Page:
¶14. Finally, Gary argues that the chancellor committed reversible error when he failed to consider the value of the timber separately from the land. In the judgment on remand, the chancellor expressly noted that there was timber on the property, but he treated it as a fixture of the land and did not assign it a separate value. Gary offers no authority requiring land and timber to be valued separately; he only supports this claim by saying that “[Celeste] has never presented any evidence to contradict [his] contention.” Gary suggests that the chancellor could not disregard the testimony of Gary’s timber appraiser, but that appraisal was done years after the divorce, and there was greatly varying testimony as to the value of the timber. Celeste and the tax assessor valued the land, including the trees, at approximately $50,000. Gary points out that both of these valuations have their flaws, which the chancellor was very much aware of. But Gary himself originally valued the land at $55,000 plus the unspecified value of 28 acres of trees. The timber appraisal he now relies upon was conducted several years after the divorce and valued 108 acres of timber. “Expert opinions are not obligatory or binding on triers of fact but are advisory in nature.” Downs v. Ackerman, 115 So. 3d 785, 791 (¶18) (Miss. 2013). In situations like this, “where there is reason to doubt the trustworthiness of the appraisal,” the “chancellor is justified in rejecting the values an appraiser places.” A & L Inc. v. Grantham, 747 So. 2d 832, 842 (¶44) (Miss. 1999).
* * *
¶15. The chancellor has twice found himself in circumstances such as those described by this Court in the oft-cited case of Dunaway v. Dunaway, 749 So. 2d 1112, 1121 (¶28) (Miss. Ct. App. 1999), in which this Court said:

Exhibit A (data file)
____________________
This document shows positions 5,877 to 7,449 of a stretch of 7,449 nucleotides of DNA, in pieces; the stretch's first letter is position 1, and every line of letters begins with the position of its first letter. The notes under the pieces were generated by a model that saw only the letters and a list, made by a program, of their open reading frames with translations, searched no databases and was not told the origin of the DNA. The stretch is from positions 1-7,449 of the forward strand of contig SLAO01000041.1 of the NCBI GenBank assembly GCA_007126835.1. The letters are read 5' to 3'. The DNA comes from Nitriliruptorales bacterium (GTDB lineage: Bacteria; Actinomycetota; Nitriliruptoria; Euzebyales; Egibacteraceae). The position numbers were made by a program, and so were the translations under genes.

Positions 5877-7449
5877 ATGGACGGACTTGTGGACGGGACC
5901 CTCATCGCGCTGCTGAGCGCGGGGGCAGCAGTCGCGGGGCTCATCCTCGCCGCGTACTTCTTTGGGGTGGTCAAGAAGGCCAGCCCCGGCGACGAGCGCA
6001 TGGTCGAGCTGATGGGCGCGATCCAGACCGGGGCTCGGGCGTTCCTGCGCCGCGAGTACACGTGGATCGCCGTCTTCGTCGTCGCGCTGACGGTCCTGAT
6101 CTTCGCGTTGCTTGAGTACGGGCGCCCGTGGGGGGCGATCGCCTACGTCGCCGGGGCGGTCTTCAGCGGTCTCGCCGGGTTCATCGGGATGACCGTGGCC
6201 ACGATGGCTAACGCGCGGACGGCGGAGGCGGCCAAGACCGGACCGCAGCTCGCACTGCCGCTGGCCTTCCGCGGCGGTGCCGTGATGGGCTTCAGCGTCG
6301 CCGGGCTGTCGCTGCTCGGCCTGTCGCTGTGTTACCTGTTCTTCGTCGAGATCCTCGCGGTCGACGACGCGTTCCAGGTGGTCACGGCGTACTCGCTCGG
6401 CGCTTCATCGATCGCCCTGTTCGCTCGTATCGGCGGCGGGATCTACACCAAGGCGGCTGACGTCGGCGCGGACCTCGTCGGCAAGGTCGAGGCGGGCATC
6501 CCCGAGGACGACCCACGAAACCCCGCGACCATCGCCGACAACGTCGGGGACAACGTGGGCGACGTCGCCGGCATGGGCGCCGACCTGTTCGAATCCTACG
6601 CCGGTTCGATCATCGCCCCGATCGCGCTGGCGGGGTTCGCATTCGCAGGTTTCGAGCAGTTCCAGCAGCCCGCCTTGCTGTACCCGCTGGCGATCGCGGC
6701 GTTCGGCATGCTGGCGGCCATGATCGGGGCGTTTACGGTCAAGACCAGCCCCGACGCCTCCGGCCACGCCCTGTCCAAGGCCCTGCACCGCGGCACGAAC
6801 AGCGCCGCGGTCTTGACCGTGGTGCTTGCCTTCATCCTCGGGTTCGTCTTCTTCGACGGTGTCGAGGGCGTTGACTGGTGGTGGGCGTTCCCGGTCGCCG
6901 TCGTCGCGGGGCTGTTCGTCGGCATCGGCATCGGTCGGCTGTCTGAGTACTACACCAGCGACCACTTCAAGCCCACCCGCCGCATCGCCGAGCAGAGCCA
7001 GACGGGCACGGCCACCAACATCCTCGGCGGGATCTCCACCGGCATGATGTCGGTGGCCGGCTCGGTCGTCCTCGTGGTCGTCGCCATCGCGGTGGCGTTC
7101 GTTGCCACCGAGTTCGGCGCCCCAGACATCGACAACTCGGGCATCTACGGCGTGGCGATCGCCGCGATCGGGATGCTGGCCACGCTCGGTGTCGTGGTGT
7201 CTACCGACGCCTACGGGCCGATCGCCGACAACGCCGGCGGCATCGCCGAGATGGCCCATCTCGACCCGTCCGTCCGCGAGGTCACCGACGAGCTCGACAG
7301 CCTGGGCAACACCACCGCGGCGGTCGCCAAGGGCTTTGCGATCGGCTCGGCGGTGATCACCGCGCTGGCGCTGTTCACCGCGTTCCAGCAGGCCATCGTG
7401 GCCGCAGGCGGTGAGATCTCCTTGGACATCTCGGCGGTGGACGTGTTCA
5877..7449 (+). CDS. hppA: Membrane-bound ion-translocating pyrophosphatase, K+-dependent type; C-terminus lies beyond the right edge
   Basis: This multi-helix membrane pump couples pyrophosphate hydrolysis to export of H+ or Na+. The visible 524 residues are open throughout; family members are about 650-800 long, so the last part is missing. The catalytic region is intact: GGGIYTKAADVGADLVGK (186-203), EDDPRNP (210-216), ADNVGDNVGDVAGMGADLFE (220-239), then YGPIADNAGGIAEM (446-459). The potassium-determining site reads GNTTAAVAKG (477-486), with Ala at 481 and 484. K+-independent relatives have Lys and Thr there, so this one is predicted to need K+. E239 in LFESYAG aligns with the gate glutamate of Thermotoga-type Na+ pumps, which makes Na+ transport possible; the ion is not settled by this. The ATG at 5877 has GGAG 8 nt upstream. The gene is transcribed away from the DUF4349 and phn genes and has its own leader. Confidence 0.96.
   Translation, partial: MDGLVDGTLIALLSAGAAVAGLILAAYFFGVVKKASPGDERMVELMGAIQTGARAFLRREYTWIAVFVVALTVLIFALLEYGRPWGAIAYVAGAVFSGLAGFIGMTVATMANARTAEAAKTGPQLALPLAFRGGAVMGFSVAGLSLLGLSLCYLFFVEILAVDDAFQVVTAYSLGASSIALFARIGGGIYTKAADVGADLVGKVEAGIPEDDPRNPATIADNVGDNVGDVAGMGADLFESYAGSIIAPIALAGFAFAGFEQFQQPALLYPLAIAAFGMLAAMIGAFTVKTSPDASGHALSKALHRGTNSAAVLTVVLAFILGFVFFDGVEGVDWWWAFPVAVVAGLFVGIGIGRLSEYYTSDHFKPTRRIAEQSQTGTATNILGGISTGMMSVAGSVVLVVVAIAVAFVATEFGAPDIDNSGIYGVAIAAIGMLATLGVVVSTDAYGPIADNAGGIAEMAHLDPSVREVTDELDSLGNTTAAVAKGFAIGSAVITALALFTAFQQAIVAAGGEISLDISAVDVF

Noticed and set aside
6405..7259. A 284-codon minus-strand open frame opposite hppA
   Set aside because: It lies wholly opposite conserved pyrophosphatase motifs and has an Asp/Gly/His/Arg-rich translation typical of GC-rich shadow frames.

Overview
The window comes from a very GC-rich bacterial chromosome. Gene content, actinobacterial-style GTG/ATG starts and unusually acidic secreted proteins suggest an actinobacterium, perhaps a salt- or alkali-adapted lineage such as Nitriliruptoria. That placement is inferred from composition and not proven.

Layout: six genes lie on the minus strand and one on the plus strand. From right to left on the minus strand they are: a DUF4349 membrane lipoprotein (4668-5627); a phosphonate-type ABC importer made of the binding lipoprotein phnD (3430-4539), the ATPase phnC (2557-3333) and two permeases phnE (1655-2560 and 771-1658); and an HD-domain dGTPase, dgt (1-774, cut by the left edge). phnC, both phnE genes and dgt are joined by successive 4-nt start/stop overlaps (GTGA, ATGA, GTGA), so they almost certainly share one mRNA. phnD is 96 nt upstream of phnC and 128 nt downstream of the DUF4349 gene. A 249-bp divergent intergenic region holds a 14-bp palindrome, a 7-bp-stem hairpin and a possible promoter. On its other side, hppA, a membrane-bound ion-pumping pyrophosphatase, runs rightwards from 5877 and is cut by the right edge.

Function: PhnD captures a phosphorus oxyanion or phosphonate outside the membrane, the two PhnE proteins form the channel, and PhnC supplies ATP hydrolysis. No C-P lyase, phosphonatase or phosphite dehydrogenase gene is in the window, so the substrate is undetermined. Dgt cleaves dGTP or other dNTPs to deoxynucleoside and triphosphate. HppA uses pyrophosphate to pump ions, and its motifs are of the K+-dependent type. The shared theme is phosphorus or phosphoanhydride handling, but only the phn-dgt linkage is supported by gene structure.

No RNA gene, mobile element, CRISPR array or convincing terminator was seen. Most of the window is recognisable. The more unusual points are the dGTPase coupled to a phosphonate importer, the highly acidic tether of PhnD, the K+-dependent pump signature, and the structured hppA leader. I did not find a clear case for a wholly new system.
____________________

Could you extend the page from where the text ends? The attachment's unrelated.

It is our conclusion that the chancellor, faced with proof from both parties that was something less than ideal, made valuation judgments that find some evidentiary support in the record. To the extent that the evidence on which the chancellor based his opinion was less informative than it could have been, we lay that at the feet of the litigants and not the chancellor.
¶16. We conclude that, as in Dunaway, the chancellor did the best he could with the evidence presented to him. Id. at 118 (¶14). As this Court will not disturb a chancellor’s findings unless manifestly wrong or clearly erroneous, our standard of review requires that the judgment be affirmed. Johnson v. Johnson, 650 So. 2d 1281, 1285 (Miss. 1994) (citation omitted).
There’s really nothing more to add to that.
May 18, 2015 § 2 Comments
It doesn’t come up very often in chancery court, but from time to time a party will ask a chancellor to impose punitive damages.
Not surprisingly, the latest reported case involved parties contending over an easement. I think most experienced chancery practitioners would nod in agreement that easement and property line disputes can quite often eclipse even bitter divorces for malicious, vicious, destructive behavior.
In the case of Muirhead v. Cogan, decided March 10, 2015, siblings Steve Muirhead and Lula Cogan, along with some other siblings, inherited some land near Vicksburg. A private easement, called “Muirhead Road,” gave both Steve and Lula access to their portions of the property. Steve’s son Ronnie built a home near Steve’s, and after he began using the road also, Steve augmented the hardpan dirt surface with gravel.
The gravel washed out in heavy rains, and Steve wanted Lula to contribute $3,000 to help maintain the easement. Lula, however, was not convinced. She had the road inspected by Pete B. (described in the COA opinion as “a construction worker who owns a construction business”), who opined that it did not need any maintenance.